JOSH ANDERSON: He just wants to watch the video. I’ve seen a lot of commercials for them. My dad is going to be moving to Florida before too long, and I thought about that being a Christmas present. It’s a little bit easier than having to open a tablet and do all these other things where you can just connect right there it and video call.
NIKOL PRIETO: Or people who you sign language, it’s a great future for them.
JOSH ANDERSON: It’s a great one for them.
BRIAN NORTON: Identical thing is they have touch screens. A lot of these smart speakers are now building in some accessibility that will allow you to – if you have a difficult time talking, now you can interact with a touchscreen instead of just relying on your voice to be able to activate and be able to use a device like that. That makes it really useful for folks.
JOSH ANDERSON: That’s nice that they’re building some of that accessibility and, thinking about the market and being able to get it for folks.

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[4:03] Garmin Speak with Alexa – $119
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JOSH ANDERSON: I actually found Alexa for your car. I know the Amazon is making Alexa for your car, but I found a Garmin speak. Garmin was a company that used to make GPS devices before we all had smart phones with those things built in. But now they are starting to make some new things. The Garmin speak is really small, about the size of a silver dollar, and it hangs up on your dashboard. The back of it will come up with all your directions and everything, but it is fully Alexa enabled. You can have it play your music, access anything with Alexa, still play games with the kids on the road and everything. You can connect it be a Bluetooth to your stereo system or through an auxiliary cable if you need to. The old Garmin systems, you used at the buy discs and download new stuff in order to keep it up-to-date, otherwise it would eventually drive you in a pond. I only know that because one time it took me away and there was a pond. If you didn’t of the it, that’s how they got back to you.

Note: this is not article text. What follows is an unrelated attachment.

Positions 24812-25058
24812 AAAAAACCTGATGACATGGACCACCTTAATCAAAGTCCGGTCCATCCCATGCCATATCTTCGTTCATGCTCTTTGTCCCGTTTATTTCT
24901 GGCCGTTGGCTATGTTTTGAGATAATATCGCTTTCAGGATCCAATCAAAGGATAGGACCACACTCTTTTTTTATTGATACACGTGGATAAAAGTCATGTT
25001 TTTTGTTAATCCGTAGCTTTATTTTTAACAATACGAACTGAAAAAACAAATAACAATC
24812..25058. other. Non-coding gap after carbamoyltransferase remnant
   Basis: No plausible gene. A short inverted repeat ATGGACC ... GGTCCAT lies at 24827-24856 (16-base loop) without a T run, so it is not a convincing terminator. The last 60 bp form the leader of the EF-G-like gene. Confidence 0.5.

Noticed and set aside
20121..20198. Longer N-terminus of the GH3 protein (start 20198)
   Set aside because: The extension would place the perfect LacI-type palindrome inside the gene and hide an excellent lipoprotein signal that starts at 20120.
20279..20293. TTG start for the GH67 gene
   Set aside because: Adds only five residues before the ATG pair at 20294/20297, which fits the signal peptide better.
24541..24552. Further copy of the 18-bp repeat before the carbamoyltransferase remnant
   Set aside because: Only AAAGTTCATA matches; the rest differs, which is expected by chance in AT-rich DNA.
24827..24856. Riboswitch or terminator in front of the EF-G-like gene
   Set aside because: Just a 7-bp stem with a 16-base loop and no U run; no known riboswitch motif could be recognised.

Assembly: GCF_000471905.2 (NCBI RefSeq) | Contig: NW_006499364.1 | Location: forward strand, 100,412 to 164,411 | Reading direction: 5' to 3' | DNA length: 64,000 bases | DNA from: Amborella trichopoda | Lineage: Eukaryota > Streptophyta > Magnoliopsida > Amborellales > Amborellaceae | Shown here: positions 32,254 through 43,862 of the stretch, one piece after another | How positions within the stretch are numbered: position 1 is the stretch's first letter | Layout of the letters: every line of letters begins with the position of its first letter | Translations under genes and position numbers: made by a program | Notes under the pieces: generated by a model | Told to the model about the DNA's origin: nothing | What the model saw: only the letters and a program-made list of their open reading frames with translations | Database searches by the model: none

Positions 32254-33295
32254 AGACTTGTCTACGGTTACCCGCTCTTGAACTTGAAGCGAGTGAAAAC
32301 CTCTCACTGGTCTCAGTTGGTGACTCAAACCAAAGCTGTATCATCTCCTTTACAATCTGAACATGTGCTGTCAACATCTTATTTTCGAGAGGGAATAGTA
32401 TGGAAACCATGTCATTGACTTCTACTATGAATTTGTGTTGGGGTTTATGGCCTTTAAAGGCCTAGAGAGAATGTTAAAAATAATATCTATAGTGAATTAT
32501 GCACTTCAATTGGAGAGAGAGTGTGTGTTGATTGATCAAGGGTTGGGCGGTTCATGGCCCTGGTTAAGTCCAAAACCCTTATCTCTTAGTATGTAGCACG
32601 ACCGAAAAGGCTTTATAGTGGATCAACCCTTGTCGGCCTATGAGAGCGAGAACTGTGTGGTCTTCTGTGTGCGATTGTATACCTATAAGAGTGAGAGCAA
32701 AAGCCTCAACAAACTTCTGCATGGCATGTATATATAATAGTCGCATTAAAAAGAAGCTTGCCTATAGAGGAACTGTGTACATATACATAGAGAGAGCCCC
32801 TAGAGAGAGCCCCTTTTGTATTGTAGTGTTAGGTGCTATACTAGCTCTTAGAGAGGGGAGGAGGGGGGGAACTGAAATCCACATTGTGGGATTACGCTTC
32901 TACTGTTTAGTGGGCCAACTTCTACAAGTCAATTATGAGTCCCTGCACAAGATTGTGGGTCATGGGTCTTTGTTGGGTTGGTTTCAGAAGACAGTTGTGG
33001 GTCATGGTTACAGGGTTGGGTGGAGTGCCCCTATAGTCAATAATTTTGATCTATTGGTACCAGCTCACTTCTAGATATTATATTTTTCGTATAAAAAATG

BRIAN NORTON: Recalculating.
JOSH ANDERSON: Goodness. In order to keep up — and it’s only about $119. It lets you control your smart home the same way Alexa would. If you want to turn something on while you’re driving up the driveway or anything like that, you can always use it for those things as well. Pretty cool that they are starting to put those things into the car.
Brian, for all these things, you have to have Wi-Fi. What that is very important we all have in our home. Some of you are probably using it to listen to this podcast. Tell me about Google Wi-Fi and the new system that they are making.
BRIAN NORTON: These are interesting. I live in a house. It has upstairs, downstairs, and there’s a lot of space to cover. Sometimes I know if I go to different areas of my house, I have limited Wi-Fi access. The reach for my Wi-Fi — the bandwidth becomes an issue. What these allow you to do is put these Google Wi-Fi – I would call them Wi-Fi extenders — around your home and they basically extend your network and create a network around your home. With all the smart home devices, you need the Internet. They are all based on Internet. As much as you can, to flood the area with Wi-Fi and good been with, it’s going to be important. Google Wi-Fi will allow you to do that and set those up around your home. You can put two or three around and it’s going to then really increase the signal strength throughout your home.
They are pretty inexpensive when you think about extenders. There are cheaper ones, but again, name brand and things like that. Google Wi-Fi is about $129 per extender, if you will. If you go to Google.com, you will find those. Again, they are all based on the Internet. All of these technologies require it, so you have to have good access and bandwidth to make them work well.